Today on my walk, birds caught my attention. May I reflect? Birds represent happy memories of days past. Memories of birds that would frequent (and still do) my backyard, with their agenda, even though I have no idea what their plan was, outside of feeding on the goodies I provide. So many birds would come and go without permission. They were chirping, flying, here and there. Most often, they appeared to aimlessly journey from one place to another. From tree branches to rooftops, from tops of cars to tops of light poles. From mailboxes to bushes, and so on.
I have shared in the past of my mother being a science teacher. We were exposed to nature, the solar system, reptiles, mammals, and the annual science projects in our house. We were well-rounded children growing up. Maybe that is why as adults, our professions ended up in science, medicine, and education. My mother was a fantastic teacher. She had lots of patience and enjoyed years of instructions with her scholars, neighborhood children, and her four girls. I suppose you are wondering where am I going with this blog? Well, I’m glad you asked!
Activities that engage our seniors and loved ones in the caregiving space are pivotal to their health and well-being. When my mother was able, we traveled to famous sights. Because she was a new resident of Texas, learning some Texas history was significant. On our list were the Alamo, NASA, Sam Houston National Forest in Huntsville, the Battleship Texas State Historic Site, to name a few.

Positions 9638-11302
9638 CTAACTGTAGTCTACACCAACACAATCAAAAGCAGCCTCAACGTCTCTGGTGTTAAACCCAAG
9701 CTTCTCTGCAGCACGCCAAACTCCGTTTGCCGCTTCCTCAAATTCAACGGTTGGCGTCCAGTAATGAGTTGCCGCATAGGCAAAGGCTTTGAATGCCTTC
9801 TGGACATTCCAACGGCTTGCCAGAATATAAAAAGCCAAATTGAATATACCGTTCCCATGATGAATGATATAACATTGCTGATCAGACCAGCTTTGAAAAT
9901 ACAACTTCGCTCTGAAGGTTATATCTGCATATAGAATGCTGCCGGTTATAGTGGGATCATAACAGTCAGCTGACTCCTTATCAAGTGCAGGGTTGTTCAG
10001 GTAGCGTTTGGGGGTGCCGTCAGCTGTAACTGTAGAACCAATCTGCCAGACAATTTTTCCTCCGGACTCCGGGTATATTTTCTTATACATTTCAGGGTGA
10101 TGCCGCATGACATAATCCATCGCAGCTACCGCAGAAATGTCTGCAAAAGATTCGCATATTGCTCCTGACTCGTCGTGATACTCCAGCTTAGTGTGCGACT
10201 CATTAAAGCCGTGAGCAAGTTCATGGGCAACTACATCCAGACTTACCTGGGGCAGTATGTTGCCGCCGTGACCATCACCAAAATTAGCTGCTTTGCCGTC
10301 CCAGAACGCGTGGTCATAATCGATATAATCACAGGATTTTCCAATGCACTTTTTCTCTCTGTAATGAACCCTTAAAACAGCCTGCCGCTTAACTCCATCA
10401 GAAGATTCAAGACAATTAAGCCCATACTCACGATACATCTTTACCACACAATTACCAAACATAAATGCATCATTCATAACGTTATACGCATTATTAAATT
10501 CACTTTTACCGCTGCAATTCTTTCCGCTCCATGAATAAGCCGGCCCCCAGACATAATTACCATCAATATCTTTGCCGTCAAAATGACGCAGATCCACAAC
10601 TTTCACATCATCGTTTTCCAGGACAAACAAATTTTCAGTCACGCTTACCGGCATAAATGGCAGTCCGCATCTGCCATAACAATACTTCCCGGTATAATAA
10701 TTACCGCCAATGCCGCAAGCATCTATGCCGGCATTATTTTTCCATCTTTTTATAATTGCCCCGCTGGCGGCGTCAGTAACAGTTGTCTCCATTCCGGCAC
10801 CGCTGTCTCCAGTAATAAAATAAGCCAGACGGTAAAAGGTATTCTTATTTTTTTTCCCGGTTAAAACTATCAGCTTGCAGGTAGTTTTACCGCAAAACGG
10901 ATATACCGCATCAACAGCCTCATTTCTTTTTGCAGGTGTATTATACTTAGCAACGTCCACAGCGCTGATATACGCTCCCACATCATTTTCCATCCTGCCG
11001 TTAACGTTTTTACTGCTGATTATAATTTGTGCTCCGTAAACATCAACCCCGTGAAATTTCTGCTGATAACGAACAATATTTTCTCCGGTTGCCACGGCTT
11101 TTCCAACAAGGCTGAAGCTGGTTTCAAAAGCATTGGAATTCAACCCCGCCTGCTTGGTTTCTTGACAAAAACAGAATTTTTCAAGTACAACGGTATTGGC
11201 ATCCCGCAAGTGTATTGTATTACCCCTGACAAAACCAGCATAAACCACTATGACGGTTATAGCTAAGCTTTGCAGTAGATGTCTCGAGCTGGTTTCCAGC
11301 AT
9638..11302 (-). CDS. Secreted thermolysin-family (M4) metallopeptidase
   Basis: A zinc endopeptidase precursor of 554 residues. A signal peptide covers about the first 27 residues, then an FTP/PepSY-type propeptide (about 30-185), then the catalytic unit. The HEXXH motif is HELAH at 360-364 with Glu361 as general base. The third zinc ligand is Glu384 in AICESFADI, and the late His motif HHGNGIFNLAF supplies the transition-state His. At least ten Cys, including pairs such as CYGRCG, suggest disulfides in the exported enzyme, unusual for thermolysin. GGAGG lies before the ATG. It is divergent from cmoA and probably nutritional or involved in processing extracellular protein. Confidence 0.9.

Activities Matter in the Caregiver Space!
So, what activities do you do with your senior or loved one? Get out of the house, with safety in mind, always, if able. Consider fine-motor and gross-motor skills, like finger painting or picking up items from a tabletop or container. Urging eye-to-hand coordinated activities is a fantastic way to encourage engagement. Using household chores like folding washcloths and towels helps seniors feel they are participating in the household responsibilities. Also, consider the type of work or profession your loved one was doing and use activities from their work-life to keep them engaged. One year, from mommy’s wheelchair, she participated in making breakfast. She was the egg cracker, and so was the floor.
As mother’s movements slowed and her moving around was more challenging, we took up bird watching. Helped by my nephew, we erected a bird feeder outside her bedroom window. The hummingbird feeder was at the top of the window, and the seed feeder stood tall so she could see them from her bed when the birds landed to eat. Our favorite birds were the hummingbirds.
Since mommy’s passing in 2017, I still bird-watch. I have 8- bird feeders in my backyard. It is my happy place, and it helps me feel close to her. As Your Proactive Caregiver Advocate, know that encouraging activities with loved ones and seniors under your care will keep them participating as their wonder years encamp them. Take care and be well.